Substance-dependent EEG during recovery from anesthesia and optimization of monitoring

Marlene Lipp, Gerhard Schneider, Matthias Kreuzer, Stefanie Pilge

Research output: Contribution to journalArticlepeer-review

Abstract

The electroencephalographic (EEG) activity during anesthesia emergence contains information about the risk for a patient to experience postoperative delirium, but the EEG dynamics during emergence challenge monitoring approaches. Substance-specific emergence characteristics may additionally limit the reliability of commonly used processed EEG indices during emergence. This study aims to analyze the dynamics of different EEG indices during anesthesia emergence that was maintained with different anesthetic regimens. We used the EEG of 45 patients under general anesthesia from the emergence period. Fifteen patients per group received sevoflurane, isoflurane (+ sufentanil) or propofol (+ remifentanil) anesthesia. One channel EEG and the bispectral index (BIS A-1000) were recorded during the study. We replayed the EEG back to the Conox, Entropy Module, and the BIS Vista to evaluate and compare the index behavior. The volatile anesthetics induced significantly higher EEG frequencies, causing higher indices (AUC > 0.7) over most parts of emergence compared to propofol. The median duration of “awake” indices (i.e., > 80) before the return of responsiveness (RoR) was significantly longer for the volatile anesthetics (p < 0.001). The different indices correlated well under volatile anesthesia (rs > 0.6), with SE having the weakest correlation. For propofol, the correlation was lower (rs < 0.6). SE was significantly higher than BIS and, under propofol anesthesia, qCON. Systematic differences of EEG-based indices depend on the drugs and devices used. Thus, to avoid early awareness or anesthesia overdose using an EEG-based index during emergence, the anesthetic regimen, the monitor used, and the raw EEG trace should be considered for interpretation before making clinical decisions.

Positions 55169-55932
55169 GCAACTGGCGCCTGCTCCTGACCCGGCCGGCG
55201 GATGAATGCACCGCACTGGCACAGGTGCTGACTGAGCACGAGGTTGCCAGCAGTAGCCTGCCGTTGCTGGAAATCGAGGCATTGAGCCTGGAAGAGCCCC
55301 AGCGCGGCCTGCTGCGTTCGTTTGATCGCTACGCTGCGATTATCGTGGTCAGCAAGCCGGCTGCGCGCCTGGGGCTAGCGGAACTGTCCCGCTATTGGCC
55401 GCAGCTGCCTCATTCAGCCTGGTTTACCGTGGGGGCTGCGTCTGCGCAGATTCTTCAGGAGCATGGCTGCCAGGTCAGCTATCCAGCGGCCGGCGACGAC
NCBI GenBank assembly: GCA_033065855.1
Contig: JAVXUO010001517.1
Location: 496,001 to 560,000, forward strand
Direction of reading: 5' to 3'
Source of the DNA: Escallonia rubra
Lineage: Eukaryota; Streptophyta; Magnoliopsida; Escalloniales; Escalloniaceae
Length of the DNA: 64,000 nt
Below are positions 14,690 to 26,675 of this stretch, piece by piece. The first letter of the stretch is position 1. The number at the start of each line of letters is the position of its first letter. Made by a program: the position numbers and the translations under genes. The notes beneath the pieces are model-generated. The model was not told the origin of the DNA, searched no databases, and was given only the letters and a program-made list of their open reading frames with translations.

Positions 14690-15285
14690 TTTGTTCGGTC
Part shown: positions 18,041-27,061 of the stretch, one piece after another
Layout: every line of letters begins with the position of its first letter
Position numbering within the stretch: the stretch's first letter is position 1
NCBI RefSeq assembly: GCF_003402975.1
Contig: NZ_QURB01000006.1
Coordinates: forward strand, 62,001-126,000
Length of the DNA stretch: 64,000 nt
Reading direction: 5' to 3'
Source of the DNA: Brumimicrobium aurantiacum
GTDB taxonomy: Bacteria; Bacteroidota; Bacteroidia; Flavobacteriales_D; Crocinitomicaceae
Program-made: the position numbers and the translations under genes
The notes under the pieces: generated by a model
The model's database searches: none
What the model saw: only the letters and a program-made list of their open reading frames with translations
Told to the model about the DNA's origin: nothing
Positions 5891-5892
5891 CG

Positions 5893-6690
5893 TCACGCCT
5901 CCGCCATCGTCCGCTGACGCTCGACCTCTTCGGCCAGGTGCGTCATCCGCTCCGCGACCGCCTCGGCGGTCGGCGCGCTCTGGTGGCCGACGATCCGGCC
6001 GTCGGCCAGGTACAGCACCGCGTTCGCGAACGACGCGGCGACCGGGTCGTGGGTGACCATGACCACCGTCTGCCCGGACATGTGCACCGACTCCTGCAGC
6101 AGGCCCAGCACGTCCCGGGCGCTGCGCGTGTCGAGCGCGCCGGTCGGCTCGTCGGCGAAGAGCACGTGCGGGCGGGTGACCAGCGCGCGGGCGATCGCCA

Original languageEnglish
JournalJournal of Clinical Monitoring and Computing
DOIs
StateAccepted/In press - 2023
Externally publishedYes

Keywords

  • Anesthesia
  • Electroencephalogram
  • Inhalational anesthetics
  • Monitoring
  • Propofol

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